Ben Iron Damper
Ben Iron Damper

Wheres Oz? I can't believe that POS Canadian isn't all over this thread.

wizardofJ
wizardofJ

from this web site - http://blogs.chron.com/techblog/archives/2008/07/bill_author_computer_techs_dont_need_a_privat.html ... state Rep. Joe Driver, R-Garland, the author of House Bill 2833, said the computer technicians are misinterpreting his law. Driver said a lawsuit filed for the computer technicians last week in Travis County district court by the Institute for Justice Texas Chapter was nothing more than a publicity stunt intended to bring attention to a new advocacy organization. The law says anyone who retrieves data from a computer, analyzes it and makes a report to a third party must obtain a private investigator's license. Such a license requires either a degree in criminal justice or a three-year apprenticeship under a licensed private investigator. Failure to obtain a license is punishable by up to a year in jail and a $4,000 fine plus possible additional civil penalties of up to $10,000. Institute for Justice attorney Matt Miller said the law does not apply to hardware repair. But he said he believes it would apply to anyone who is hired by a parent who wants to know what Web sites their child is visiting or to a technician hired by a company to explore employee use of computers at work. Driver said a technician who is doing nothing more than retrieving data from a crashed hard drive would not be affected by the law. He said it would only apply to people who dig deeply into the data and analyze it to get "deep into people's personal lives."

AV .
AV .

I don't live in Texas and I'm thankful for that. I surely don't want this madness to spread to other states. Personally, I don't want to be a PI. I wouldn't pay to become one either. If they pay, I'd probably have to or be out of a job unless I moved out of Texas. What a crock! Just another reason why I'll never move to Texas. AV

tcavadias
tcavadias Staff

makes me wonder what they define as "Computer Repair Tech"? If I live in another state and do some minor "repair" work remotely on someones computer who lives in Texas does that mean I must follow this law? I wonder what is behind this law? As with a lot of the dumb laws around, it means someone did something dumb that we now have to have a law for it or a warning (like them warnings that says - don't use your hair dryer in the shower - who was the wiseguy that did this, sued, won and now we have this warning on our hair dryers) -Tammy :-)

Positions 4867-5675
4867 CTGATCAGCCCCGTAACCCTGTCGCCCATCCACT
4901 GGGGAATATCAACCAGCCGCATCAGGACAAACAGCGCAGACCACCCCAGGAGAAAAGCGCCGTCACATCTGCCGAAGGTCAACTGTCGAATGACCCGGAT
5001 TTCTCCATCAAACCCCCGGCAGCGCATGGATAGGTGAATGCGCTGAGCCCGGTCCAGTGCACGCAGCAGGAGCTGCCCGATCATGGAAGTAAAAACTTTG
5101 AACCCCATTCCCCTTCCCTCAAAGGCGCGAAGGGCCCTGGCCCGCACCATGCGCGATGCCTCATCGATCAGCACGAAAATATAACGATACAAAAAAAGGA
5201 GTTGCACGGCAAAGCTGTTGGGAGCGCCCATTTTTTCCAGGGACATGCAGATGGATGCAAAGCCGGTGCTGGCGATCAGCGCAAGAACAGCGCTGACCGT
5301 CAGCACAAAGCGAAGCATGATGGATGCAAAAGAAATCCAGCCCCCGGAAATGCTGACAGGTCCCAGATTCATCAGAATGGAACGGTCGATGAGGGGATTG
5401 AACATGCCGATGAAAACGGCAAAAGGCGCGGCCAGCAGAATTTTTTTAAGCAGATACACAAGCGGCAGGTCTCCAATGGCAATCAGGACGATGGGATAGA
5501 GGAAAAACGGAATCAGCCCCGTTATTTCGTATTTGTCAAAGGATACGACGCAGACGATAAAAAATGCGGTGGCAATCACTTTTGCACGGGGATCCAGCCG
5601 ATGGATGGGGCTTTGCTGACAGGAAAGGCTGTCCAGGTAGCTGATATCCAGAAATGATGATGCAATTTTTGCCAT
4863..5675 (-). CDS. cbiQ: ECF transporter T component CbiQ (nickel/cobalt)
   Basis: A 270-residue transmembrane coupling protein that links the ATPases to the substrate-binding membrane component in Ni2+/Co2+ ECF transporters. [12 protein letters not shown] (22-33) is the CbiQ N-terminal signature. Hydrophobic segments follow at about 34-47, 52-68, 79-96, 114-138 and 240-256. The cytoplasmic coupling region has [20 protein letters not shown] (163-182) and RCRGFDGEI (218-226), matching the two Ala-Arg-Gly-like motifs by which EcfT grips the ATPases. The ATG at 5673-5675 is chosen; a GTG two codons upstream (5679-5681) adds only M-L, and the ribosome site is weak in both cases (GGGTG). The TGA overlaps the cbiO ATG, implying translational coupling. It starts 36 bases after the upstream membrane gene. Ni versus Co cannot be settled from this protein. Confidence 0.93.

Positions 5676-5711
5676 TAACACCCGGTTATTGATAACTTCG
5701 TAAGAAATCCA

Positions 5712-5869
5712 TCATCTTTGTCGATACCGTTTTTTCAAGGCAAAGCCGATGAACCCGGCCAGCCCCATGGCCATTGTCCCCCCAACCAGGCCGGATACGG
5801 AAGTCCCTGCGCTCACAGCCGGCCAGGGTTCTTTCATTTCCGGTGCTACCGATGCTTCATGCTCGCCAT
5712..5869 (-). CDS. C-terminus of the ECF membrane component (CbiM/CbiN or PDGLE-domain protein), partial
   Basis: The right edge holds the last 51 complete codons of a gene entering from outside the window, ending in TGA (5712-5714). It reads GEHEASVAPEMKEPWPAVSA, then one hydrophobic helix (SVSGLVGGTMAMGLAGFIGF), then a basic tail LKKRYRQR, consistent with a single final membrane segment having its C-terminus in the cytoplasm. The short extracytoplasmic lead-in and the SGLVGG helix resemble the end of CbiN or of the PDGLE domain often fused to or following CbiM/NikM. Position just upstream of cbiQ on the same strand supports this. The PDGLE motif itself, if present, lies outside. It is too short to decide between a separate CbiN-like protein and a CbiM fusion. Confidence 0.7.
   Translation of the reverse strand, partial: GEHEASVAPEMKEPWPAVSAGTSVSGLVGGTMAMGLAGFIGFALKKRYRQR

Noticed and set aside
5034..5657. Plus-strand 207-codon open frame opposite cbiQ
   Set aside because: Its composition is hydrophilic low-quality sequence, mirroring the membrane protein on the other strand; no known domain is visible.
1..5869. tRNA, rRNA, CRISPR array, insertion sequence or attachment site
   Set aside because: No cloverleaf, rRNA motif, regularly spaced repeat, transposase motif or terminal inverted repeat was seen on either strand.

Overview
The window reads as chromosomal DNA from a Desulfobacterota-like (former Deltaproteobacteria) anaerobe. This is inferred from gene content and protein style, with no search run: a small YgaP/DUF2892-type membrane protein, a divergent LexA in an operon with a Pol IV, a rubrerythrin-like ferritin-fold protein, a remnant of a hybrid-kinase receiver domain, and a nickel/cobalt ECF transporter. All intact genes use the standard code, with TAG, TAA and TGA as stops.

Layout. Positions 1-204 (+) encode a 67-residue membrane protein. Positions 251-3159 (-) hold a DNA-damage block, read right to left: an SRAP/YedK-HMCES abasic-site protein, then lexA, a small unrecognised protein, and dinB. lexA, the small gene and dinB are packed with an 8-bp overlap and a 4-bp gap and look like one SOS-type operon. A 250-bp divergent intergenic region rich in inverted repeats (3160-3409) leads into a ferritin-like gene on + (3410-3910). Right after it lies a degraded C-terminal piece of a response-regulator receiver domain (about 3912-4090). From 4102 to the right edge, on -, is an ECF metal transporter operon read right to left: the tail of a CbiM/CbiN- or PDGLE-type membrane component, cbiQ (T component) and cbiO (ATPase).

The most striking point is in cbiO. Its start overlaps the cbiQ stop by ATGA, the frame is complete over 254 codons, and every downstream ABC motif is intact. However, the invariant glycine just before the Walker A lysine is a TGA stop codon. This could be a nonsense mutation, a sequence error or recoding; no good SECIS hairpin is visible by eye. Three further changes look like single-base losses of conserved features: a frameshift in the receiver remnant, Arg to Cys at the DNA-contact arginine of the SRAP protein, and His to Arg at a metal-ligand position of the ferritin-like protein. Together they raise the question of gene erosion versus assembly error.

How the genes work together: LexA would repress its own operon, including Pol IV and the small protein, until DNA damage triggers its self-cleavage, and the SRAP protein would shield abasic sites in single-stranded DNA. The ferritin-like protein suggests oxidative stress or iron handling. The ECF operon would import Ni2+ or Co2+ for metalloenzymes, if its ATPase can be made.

maecuff
maecuff

I was just getting ready to respond to some 'graham' dude and the post is freaking gone. As well as Nick's response... I'm pretty sure, and I can say the post dripped with vitriol and ignorance (Not Nicks response), even so.,.it wasn't spam

neilb
neilb

and yet you STILL come out with badly written laws like the one described here. What on earth are all these lawyers doing? they can't ALL be chasing ambulances! Can they? You obviously need the entry qualifications for the schools that train your legislators to include minimum criteria for "common sense" considerably higher than you are currently applying. Happily, we can pass stupid laws without any where NEAR as many lawyers. :D

Dr Dij
Dr Dij

requires someone pump gas for you!

ajaxnii
ajaxnii

I'm in TX and this is the first time that i recall anything being said about this law. I work for a Financial institution and just now talked to one of our lawyers on this and they are like this is a sticky subject.

L-Mo
L-Mo

As a tech I often retrieve data for users within my company. BTW, I also work for a law firm. When someone requests anything for a trial it goes to a seperate department that will complete the task and be ready to go to court if summonsed. If I'm now going to be asked to hold even more credentials and pass more hurdles to do my job then employers better get ready to pay more. I would comply solely because I have invested way too much time and effort to loose my credentials or position in the industry.

Ed Woychowsky
Ed Woychowsky

I would never go to go to Texas. Nothing good has come out of Texas in the last hundred years.

Tig2
Tig2